In order to maximize the number of connections to the PC, devices are united in Daisy Chains and two UART ports are plugged to communicate with the rest of the devices in both directions. All the devices are programmed with the same source code, which makes the process of adding, removing and changing equipment fairly trivial. The physical position of each one is detected through a field in our communication protocol called PIC, standing for Position In Chain. The value starts at 0 at PC level and is incremented with 1 for every jump the packet performs downstream. This field along with the 96-bit identifier provided by the manufacturer stored in memory allows to fully know the position of a device in the chain. The automatic power cycle of the devices is handled with a YKUSH USB ( hub, enabling the control of three USB ports power independently.


To monitor the status of the platform at any given time, each packet contains a header with metadata about the command to execute and additional options. To ensure preventing Bit Flips during data transmission, PUF quality parameters being very sensitive to bit changes, every packet comprises a checksum calculated as the CRC16 of the packet. Additionally, since every operation the platform performs is atomic, any problems that may occur at any given moment can easily be located and reported. As an example, Table 2 portrays potential issues that could be detected while performing a WRITE operation on a device.

Fail-safe mechanism are introduced to detect more complex trouble and immediately stop the platform to secure data integrity. (i.e. a command could hang indefinitely waiting for lost bytes or part of the devices could remain inaccessible due to a physical problem in the chain).


A SQL database is used for reliable long term storage and effortless data filtering. Communication with the database is designed to be agnostic so any SQL database should work; for this project we have chosen PostgreSQL. The memory and sensors readouts are stored into two separate tables. Tables 3, 4 represent them. Along with sample information, a UTC timestamp is stored with each document to keep track of when the sample was extracted.

Table 3 CRPs schema.
Table 4 Sensors schema.

Data Records

A static version of the full dataset available at the time of writing can be downloaded from Zenodo More data can be found online as explained in section 5 (Usage notes). The full dataset contains SRAM readouts of 84 Nucleo microcontrollers of STM32 type along with their voltage and temperature sensor data. This dataset is composed of two CSV files:

  • The first one houses the readout of the SRAM memories. There are 9 samples per device and each memory is split into 160 regions of 512 bytes, summing up to a total of 120961 rows.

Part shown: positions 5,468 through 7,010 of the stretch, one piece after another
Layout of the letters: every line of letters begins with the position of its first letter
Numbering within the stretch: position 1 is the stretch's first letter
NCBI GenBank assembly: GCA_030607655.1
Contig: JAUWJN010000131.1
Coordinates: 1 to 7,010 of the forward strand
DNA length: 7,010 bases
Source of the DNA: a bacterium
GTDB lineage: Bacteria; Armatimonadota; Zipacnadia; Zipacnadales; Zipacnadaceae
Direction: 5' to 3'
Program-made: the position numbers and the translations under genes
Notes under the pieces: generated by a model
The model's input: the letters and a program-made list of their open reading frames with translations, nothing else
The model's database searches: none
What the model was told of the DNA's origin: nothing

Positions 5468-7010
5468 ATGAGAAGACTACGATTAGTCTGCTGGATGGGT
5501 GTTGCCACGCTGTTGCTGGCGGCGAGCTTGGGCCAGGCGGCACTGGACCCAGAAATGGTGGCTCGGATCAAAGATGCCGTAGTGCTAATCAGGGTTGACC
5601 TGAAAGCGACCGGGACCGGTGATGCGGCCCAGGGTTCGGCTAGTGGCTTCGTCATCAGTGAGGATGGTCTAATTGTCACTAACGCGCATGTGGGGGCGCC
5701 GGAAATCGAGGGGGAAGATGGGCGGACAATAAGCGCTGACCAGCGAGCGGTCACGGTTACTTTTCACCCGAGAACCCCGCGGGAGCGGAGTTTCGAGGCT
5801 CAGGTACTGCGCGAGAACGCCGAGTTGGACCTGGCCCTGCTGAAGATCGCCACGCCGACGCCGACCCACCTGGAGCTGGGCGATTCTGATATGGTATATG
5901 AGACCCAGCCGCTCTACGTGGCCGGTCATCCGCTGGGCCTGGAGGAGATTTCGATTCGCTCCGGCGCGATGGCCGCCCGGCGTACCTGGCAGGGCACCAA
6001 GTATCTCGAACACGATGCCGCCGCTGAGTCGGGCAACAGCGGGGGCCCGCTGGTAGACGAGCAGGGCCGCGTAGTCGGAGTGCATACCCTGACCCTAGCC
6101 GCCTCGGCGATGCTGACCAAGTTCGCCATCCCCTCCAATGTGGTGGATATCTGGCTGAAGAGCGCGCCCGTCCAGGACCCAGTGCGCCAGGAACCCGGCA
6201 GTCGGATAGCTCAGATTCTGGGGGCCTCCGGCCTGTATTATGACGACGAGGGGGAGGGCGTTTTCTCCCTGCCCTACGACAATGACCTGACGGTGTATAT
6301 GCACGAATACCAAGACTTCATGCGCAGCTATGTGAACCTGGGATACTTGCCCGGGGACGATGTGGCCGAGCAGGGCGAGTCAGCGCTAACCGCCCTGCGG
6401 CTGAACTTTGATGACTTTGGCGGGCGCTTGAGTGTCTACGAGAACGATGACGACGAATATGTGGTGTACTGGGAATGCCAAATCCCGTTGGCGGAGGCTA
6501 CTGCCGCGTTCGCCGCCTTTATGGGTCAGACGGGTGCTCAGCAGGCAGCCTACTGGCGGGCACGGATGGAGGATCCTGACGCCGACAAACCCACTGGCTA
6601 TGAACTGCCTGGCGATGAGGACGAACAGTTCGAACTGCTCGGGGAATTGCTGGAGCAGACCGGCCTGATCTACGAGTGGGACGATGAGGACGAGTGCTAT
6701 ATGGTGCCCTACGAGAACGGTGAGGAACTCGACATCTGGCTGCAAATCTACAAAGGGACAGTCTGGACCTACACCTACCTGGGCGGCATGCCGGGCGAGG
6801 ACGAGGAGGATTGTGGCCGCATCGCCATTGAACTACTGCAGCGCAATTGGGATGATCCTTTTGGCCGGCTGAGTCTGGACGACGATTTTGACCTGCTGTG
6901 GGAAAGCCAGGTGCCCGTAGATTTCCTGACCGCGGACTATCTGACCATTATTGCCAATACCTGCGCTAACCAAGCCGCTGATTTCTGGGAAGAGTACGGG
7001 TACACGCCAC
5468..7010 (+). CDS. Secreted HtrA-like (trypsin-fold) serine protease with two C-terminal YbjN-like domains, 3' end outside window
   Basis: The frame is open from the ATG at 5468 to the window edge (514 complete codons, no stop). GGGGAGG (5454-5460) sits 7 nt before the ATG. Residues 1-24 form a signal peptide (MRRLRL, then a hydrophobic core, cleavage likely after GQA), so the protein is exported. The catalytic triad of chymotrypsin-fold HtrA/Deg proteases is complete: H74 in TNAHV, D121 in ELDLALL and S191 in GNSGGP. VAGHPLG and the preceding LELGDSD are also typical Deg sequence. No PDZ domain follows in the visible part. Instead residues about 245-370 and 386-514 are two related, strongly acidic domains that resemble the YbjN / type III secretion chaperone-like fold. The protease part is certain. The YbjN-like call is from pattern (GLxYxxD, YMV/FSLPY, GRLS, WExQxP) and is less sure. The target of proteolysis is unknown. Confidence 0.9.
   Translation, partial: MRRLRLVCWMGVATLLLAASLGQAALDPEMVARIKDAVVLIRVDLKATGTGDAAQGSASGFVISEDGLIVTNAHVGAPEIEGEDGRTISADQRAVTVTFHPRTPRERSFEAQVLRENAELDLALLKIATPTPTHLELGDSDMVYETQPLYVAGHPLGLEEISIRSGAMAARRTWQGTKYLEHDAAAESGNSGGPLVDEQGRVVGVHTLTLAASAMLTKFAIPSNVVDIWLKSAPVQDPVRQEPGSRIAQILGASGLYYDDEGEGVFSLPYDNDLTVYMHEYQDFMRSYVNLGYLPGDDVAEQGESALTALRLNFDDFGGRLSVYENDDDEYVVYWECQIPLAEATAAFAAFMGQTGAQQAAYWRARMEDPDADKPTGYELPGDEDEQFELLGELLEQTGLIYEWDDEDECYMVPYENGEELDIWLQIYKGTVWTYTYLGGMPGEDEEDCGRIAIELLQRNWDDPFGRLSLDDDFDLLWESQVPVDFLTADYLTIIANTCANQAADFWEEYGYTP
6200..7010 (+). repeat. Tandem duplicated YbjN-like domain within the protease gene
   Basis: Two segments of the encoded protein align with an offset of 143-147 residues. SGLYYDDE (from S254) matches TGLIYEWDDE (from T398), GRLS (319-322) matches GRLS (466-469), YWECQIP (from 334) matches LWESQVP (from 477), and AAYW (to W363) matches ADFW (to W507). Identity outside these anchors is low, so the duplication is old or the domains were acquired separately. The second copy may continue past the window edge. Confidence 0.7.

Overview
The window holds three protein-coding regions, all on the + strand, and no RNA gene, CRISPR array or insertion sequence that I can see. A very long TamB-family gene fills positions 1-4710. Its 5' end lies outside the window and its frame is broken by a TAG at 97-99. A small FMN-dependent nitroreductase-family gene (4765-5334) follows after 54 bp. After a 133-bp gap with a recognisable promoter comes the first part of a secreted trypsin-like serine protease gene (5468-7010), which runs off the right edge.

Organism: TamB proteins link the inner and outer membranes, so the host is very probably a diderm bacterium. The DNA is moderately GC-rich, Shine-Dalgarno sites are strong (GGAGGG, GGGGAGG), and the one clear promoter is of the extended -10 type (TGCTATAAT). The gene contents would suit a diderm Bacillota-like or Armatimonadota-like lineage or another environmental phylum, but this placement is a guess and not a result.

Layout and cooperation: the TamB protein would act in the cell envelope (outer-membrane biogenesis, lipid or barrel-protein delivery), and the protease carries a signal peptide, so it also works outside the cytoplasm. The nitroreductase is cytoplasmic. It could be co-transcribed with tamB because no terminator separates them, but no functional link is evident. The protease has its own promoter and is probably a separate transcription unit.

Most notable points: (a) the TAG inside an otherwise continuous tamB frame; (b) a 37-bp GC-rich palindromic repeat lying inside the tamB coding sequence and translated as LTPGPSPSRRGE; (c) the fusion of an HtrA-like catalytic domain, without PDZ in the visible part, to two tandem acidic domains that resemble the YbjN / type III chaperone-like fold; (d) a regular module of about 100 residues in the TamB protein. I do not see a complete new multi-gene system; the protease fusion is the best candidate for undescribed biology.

• The second files accommodates temperature and voltage sensor readouts. It contains 11 readouts, 9 of which were performed along with the SRAM memory readouts. There are a total of 925 rows.

The fields of both files are detailed in Tables 5, 6:

Table 5 CSV file housing SRAM memory readouts.
Table 6 CSV file housing temperature and voltage sensors.

Technical Validation

The data provided by this platform has not been pre-processed so as to keep raw data of the SRAM. Nevertheless, it is still important to ensure that the data provided does not present faulty bits and complies with the quality metrics depicted in the literature. Earlier, we have already detailed the different techniques of monitoring and error reporting used to guarantee the physical integrity of data Table 7.

Table 7 Table of request parameters and their accepted values.

The minimum time required to assure that every device is correctly turned on or off is approximately 30 seconds. For every power cycle we have waited at least one minute; comfort interval to make sure that the SRAM contents are completely erased, knowing that an attacker could exploit data remanence and get PUF responses indirectly11.

Moreover, the quality of the samples has been studied with the canonical quality metrics published by Maiti et al.2. We will provide a summary of such metrics in order to assess the performance of SRAM on the μCs as a PUF. The purpose of these widely used metrics is to find vulnerabilities in the PUF behaviour such as bias in the distribution of 1 s and 0 s, systematic variation, etc. These metrics are updated every 24 hours. Nevertheless, the user can select an specific device and obtain its metrics in real time. For the metrics that require reference values of response bits (e.g. reliability), these values are derived by Majority Voting among samples. In the near future, we plan to include new metrics such as the ones presented in12.

Before explaining the calculation of the metrics, a small visual aid on how calculations are performed is displayed in Fig. 2. Each row contains all the bits of each device and is arranged into a 3D matrix, where the third dimension gathers all the readouts of the devices.

Fig. 2
figure 2